She continually taught me to simplify my work as an actor, “You’re doing too much, doing more than you need, trust yourself, you are enough,” she would tell me, this from a woman who was loaded with mannerisms and a mouth that twisted and turned emitting every emotion imaginable. She told me once that as an actor, when she was nervous, she would begin to play with the buttons on her blouse, starting at the bottom and fingering each one, working all the way to the top and back down again. “Rip calls it my button cadenza,” she said grinning that grin that made her eyes sparkle, and the Rip she’s talking about is husband Rip Torn.   “You remind me of me.  I fight not to do those things and they still seep in,” she twisted her mouth up, her eyes turning serious with mercurial speed, “but you must trust me, fight it, you’ll be a better actor if you do, you are enough, always remember that.”  I haven’t forgotten her words, she was right, less truly is more. 

She told me a story once to illustrate this.  One day on the set of Woody Allen’s Interiors they were shooting a scene where she came in the front door of her home, put her purse down on a hall table and continued on into the house.  It was that simple, no dialogue.  “Eighty-three takes later,” she tells me, “Woody says, ’Let’s take it again.’ Now I was ready to strangle him.  Woody what do you want?  And he asks, ‘What are you doing, Gerry?’ I said I was an interior designer coming home and putting down my bag. ‘That’s the problem,’ he said, ‘I just want you to walk in and put down your bag.’ Well I thought he was crazy but I said fine let’s do it and I did.  I did less, just walked in and put down my bag.  Woody said, ‘Cut. Print it.’ The difference was miniscule but the result on screen was enormous.” She screws up her mouth, “He was right. I learned a huge lesson that day, did some of my best work on that one.”  I loved Gerry’s stories; great people always have the greatest stories.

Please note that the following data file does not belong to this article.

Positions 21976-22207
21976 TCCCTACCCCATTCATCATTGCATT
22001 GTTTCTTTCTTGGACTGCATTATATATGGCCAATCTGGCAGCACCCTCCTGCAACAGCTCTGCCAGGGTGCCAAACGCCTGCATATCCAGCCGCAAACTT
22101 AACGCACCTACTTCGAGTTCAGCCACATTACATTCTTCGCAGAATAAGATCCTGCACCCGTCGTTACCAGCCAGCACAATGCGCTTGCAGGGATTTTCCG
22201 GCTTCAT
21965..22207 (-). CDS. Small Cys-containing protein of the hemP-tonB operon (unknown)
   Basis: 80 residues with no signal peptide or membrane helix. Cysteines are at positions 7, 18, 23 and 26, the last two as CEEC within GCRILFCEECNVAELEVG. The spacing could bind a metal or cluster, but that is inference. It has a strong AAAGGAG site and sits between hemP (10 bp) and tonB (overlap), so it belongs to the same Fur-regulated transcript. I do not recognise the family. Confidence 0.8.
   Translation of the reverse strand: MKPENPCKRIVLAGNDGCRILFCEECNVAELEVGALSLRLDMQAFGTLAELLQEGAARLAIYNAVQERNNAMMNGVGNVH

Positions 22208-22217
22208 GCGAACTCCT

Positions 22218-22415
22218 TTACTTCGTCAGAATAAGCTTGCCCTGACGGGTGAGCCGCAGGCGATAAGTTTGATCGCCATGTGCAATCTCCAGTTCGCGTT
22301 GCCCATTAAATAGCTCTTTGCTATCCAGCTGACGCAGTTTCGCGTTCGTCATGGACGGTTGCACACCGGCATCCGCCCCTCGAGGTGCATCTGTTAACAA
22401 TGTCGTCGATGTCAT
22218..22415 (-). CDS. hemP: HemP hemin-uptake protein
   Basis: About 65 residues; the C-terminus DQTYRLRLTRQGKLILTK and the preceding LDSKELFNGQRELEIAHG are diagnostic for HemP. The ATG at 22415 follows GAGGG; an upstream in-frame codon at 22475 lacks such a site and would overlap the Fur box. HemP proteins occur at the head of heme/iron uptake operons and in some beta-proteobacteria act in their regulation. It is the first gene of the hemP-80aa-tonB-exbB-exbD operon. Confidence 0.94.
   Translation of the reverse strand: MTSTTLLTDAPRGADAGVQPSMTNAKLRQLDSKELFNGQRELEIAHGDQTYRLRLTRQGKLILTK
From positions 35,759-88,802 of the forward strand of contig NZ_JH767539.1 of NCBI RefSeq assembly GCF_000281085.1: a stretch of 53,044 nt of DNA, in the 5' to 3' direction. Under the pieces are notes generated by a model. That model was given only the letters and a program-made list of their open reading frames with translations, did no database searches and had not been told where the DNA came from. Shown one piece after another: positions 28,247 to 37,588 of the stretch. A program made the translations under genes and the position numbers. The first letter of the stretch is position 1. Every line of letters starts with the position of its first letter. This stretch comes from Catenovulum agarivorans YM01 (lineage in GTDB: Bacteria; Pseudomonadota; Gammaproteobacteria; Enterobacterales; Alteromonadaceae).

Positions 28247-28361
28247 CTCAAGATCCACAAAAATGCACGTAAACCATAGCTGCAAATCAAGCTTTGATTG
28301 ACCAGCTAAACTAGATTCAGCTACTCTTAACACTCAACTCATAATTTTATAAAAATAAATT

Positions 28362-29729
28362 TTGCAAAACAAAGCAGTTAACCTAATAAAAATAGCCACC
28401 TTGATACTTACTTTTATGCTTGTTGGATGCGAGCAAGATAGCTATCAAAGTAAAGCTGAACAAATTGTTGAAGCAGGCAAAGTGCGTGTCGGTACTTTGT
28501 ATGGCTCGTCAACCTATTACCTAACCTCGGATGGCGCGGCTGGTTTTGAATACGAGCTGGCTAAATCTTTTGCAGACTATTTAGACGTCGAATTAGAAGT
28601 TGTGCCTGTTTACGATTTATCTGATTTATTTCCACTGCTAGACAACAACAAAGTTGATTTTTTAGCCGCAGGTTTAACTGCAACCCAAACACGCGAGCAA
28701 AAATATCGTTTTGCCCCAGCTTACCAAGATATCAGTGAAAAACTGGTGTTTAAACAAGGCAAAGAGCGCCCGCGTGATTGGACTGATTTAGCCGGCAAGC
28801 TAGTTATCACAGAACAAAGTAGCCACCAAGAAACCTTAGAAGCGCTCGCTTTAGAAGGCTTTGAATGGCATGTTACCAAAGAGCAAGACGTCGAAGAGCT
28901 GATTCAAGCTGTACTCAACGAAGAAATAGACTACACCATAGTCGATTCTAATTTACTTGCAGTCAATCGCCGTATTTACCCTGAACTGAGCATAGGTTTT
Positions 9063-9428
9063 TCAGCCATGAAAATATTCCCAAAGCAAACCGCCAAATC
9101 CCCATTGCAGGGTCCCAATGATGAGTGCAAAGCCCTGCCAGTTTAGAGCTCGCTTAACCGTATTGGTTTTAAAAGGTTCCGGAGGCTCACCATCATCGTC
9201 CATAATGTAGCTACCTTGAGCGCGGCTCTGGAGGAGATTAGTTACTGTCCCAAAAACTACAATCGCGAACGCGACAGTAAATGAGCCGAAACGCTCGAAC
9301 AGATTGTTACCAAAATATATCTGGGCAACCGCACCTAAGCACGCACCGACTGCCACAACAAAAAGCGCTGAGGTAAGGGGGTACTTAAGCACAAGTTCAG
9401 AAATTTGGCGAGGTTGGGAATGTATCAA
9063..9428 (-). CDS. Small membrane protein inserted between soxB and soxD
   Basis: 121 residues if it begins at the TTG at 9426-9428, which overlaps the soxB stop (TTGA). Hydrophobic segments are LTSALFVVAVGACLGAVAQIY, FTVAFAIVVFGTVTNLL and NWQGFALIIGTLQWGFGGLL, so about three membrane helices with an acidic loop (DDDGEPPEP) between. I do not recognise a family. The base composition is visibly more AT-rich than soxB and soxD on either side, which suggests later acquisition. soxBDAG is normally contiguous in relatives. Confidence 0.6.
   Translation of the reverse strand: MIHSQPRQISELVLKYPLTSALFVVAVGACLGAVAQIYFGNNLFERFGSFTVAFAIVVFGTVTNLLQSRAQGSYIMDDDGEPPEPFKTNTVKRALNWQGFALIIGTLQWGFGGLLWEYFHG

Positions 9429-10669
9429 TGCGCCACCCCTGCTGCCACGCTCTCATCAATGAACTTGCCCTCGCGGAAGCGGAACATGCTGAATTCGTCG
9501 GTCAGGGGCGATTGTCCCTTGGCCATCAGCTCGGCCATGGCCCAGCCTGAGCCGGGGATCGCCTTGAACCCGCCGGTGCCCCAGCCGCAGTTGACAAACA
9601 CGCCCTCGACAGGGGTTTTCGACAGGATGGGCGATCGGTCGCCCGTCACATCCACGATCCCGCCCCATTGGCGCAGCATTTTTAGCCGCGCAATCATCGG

James Dean & Gerry Occasionally, she told me stories about James Dean and the motorcycle he tore around the city on.  Once she told me, “Oh, he always tried to get me to ride on the back of that damned motorcycle of his, but I was afraid of them. He loved bullfights and I hated them, thought they were cruel. We argued all the time about it.” She twisted up her mouth, considering, chuckled and tossed back her head, “I remember one day Jimmy explained bullfighting to me in acting terms. He said, ‘Imagine standing in the middle of a ring and a two thousand pound bull is charging at you. Now, try not to move your feet.’ You see you can’t move your feet because if you do the bull will go for the movement and kill you. I understood his argument,” she said, “actually I liked the image, but I didn’t like bullfighting any more than I had before.”

I saw her on Broadway in Agnes of God twice and both times her effortless power knocked me out of my seat. I saw her in Odets’s Paradise Lost and Ibsen’s Ghosts.  One night during a performance of Ghosts I witnessed the most extraordinary moment of acting excellence I have ever seen.

Gerry & Paul Newman in Swtte Bird of YouthOn stage Gerry would occasionally have moments of pulled-in quietness.  A lot of Actor’s Studio trained actors were susceptible to this, usually in moments of discovering or connecting with a new emotion.  It is the brilliance of the Method in creating life and resulting in brilliant acting performances, but on stage an actor must be heard and often a battle ensues within the actor.

During this particular performance Gerry had a moment in one scene where her voice became rather quiet, difficult to hear.  Someone in the back of the theatre shouted out, “Speak up, we can’t hear you!”